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Hoffmann, R. A wiki for the life sciences where authorship matters. Nature Genetics (2008)
 
 
 
 
 

Exercise increases soluble adhesion molecules ICAM-1 and VCAM-1 in patients with intermittent claudication.

Adhesion molecules play a relevant role in the pathogenesis of vascular diseases. In 21 patients with intermittent claudication and 18 sex- and age-matched control subjects, we measured plasma levels of the circulating form of the adhesion molecules E-selectin, P-selectin, intercellular adhesion molecule-1 (ICAM-1) and vascular cell adhesion molecule-1 (VCAM-1) alongside von Willebrand factor (vWF), at rest, at maximally tolerated exercise and 5, 15 and 30 min after exercise.In controls, plasma sICAM-1 levels did not change with exercise, while in claudicants they increased from 285+/-15 to 317+/-16 ng/ml (p<0.01). Also for sVCAM-1 exercise did not modify plasma levels of sVCAM-1 in controls but increased it in claudicants from 671+/-45 to 751+/-47 ng/ml (p<0.05). Similarly, vWF did not change with exercise in controls, but increased in claudicants from 100+/-9% to 111+/-8% of value for pooled normal plasma (p<0.05). Exercise-induced changes in sICAM-1 negatively correlated with the maximal tolerated walking time, which is an index of disease severity. These findings indicate that, in claudicants, exercise is associated with increase in plasma levels of sICAM-1 and sVCAM-1.[1]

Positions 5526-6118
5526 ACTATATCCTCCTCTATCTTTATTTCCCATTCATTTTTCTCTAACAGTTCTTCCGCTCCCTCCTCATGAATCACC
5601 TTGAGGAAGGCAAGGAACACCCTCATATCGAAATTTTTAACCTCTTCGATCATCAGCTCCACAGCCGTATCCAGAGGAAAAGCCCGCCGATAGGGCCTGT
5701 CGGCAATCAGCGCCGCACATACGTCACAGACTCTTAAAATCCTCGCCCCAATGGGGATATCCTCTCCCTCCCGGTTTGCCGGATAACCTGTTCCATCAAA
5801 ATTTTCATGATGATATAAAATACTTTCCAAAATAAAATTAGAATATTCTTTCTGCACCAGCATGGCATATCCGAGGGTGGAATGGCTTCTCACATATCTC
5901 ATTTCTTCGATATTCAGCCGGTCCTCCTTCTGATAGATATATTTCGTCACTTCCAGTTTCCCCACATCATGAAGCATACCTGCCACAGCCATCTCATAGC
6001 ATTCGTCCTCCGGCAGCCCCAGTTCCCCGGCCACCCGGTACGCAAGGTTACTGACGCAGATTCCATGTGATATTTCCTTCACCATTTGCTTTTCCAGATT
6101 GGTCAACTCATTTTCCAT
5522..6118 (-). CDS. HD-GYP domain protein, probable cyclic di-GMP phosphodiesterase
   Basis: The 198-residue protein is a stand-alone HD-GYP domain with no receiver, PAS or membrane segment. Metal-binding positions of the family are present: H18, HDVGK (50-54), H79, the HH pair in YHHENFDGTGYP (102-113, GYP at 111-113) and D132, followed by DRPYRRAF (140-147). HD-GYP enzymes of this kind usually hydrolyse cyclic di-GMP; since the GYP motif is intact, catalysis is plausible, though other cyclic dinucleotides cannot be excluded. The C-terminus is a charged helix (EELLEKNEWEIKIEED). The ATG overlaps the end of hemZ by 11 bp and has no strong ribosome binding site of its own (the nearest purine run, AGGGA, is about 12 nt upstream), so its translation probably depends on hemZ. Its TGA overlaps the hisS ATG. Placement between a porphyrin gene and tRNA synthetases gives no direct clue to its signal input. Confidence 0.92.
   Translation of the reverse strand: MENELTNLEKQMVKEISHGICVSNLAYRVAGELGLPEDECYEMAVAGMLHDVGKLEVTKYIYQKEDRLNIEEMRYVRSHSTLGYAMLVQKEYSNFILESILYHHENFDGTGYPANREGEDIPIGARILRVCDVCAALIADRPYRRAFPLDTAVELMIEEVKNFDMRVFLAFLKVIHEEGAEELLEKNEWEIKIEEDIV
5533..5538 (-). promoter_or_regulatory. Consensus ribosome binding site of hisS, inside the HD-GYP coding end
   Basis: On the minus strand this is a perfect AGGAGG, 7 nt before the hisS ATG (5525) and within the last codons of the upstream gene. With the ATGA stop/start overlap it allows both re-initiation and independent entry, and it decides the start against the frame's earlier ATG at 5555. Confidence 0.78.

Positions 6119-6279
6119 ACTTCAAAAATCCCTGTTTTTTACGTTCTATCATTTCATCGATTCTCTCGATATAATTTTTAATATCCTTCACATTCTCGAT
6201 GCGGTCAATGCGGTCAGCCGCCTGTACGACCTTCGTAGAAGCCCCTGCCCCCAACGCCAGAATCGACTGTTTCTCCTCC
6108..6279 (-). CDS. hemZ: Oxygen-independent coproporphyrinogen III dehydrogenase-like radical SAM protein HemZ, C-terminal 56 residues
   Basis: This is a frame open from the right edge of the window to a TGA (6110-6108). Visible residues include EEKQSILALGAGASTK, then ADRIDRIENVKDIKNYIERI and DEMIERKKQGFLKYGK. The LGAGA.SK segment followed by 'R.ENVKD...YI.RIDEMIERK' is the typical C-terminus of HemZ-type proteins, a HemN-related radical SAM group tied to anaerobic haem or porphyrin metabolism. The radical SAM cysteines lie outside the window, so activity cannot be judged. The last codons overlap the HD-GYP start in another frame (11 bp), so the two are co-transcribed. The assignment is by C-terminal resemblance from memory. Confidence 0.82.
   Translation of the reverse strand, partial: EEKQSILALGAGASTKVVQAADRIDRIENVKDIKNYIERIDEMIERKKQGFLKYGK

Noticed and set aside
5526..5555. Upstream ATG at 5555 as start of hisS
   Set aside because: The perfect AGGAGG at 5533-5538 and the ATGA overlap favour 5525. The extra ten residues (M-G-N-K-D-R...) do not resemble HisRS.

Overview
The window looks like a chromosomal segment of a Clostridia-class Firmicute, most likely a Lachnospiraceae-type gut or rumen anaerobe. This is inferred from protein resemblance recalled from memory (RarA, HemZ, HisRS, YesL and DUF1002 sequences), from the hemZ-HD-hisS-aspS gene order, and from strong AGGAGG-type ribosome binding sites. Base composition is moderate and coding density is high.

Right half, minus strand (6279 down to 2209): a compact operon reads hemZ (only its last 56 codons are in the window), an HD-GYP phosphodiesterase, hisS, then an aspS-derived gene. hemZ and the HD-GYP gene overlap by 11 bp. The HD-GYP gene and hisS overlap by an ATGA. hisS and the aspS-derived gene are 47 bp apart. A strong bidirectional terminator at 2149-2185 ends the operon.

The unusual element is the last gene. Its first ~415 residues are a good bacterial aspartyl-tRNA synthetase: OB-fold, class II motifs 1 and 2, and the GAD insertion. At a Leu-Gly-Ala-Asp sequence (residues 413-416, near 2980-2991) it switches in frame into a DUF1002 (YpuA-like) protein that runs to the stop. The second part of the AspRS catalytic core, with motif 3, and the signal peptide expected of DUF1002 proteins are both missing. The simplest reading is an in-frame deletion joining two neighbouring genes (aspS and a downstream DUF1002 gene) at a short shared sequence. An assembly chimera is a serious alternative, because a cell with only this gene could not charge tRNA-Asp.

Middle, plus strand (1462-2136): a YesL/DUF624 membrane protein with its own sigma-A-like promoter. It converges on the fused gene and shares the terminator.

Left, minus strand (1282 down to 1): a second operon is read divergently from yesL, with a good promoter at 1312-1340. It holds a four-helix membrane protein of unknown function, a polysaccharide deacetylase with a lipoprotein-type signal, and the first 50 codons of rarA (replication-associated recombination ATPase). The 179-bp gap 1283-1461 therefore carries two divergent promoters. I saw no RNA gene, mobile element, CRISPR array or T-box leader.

References

  1. Exercise increases soluble adhesion molecules ICAM-1 and VCAM-1 in patients with intermittent claudication. Brevetti, G., De Caterina, M., Martone, V.D., Ungaro, B., Corrado, F., Silvestro, A., de Cristofaro, T., Scopacasa, F. Clin. Hemorheol. Microcirc. (2001) [Pubmed]
 
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